nkeeprs

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Did you not close out all GC's with the new owners of the OLD inn? The GC's belong to that inn, and if redeemable, then the new owners need to be reimbursed for those GC's. Why would you take a gc at a new place? I am confused. That is like walking up to Olive Garden with a Denny's GC.
Asking, as we did this when we bought, of course the GC's were not maintained in any database so there were no copies or record of them, and at closing any outstanding gc's whether ever redeemed of not had to be paid out to us.
.
I agree. I sold that inn over 2 yrs ago and yes all GC were taken care of at closing, but of course now that he knows the name of my new Inn I am affraid that could be a great TA comment .

 

IronGate

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Other businesses honor competitors' offers and deals all the time to snag a customer and create a loyal customer base. Sounds like you have a loyal customer already, who understands that the innkeeper makes the inn. Do you really want to tell him to go elsewhere?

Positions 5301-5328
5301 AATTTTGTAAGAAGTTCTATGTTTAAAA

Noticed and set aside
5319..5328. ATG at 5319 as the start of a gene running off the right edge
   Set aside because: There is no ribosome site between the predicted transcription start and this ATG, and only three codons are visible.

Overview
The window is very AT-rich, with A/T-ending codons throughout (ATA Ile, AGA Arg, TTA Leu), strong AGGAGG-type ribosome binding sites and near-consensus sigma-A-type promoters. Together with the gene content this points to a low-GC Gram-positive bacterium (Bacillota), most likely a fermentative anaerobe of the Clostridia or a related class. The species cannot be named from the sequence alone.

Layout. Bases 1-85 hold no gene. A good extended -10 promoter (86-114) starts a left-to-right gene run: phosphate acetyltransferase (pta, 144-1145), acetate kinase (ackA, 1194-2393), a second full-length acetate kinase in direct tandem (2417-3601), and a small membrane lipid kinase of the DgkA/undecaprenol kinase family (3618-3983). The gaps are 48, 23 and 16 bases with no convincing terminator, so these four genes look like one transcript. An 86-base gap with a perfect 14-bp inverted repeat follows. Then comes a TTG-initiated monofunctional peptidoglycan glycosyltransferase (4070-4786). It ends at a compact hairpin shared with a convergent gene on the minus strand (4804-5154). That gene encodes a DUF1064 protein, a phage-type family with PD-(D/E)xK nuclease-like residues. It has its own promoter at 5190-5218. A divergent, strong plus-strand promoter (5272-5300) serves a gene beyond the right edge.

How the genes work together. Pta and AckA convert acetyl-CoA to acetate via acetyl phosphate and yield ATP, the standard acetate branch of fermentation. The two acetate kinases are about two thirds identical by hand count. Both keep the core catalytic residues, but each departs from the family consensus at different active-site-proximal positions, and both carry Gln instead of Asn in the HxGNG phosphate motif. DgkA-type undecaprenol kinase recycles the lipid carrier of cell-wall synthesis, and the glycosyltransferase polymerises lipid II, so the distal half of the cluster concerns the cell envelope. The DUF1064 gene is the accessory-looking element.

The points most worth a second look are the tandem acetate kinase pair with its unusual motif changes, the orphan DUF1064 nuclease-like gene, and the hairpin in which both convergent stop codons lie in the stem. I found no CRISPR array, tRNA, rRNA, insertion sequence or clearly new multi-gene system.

Breakfast Diva

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I agree with the others. In no way is this your responsibility and you should feel no guilt in denying this person. The customer service part of you wants all people happy, but good customer service doesn't mean you can be taken advantage of. It was an outrageous request. If indeed the GC is still valid, it must be redeem at the issuing business.
It never ceases to amaze me at what the public will ask for!
 

swirt

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I wouldn't be surprised if the person contacted your old inn and the new owner declined/could not accept the gift certificate and then told the person where to find you.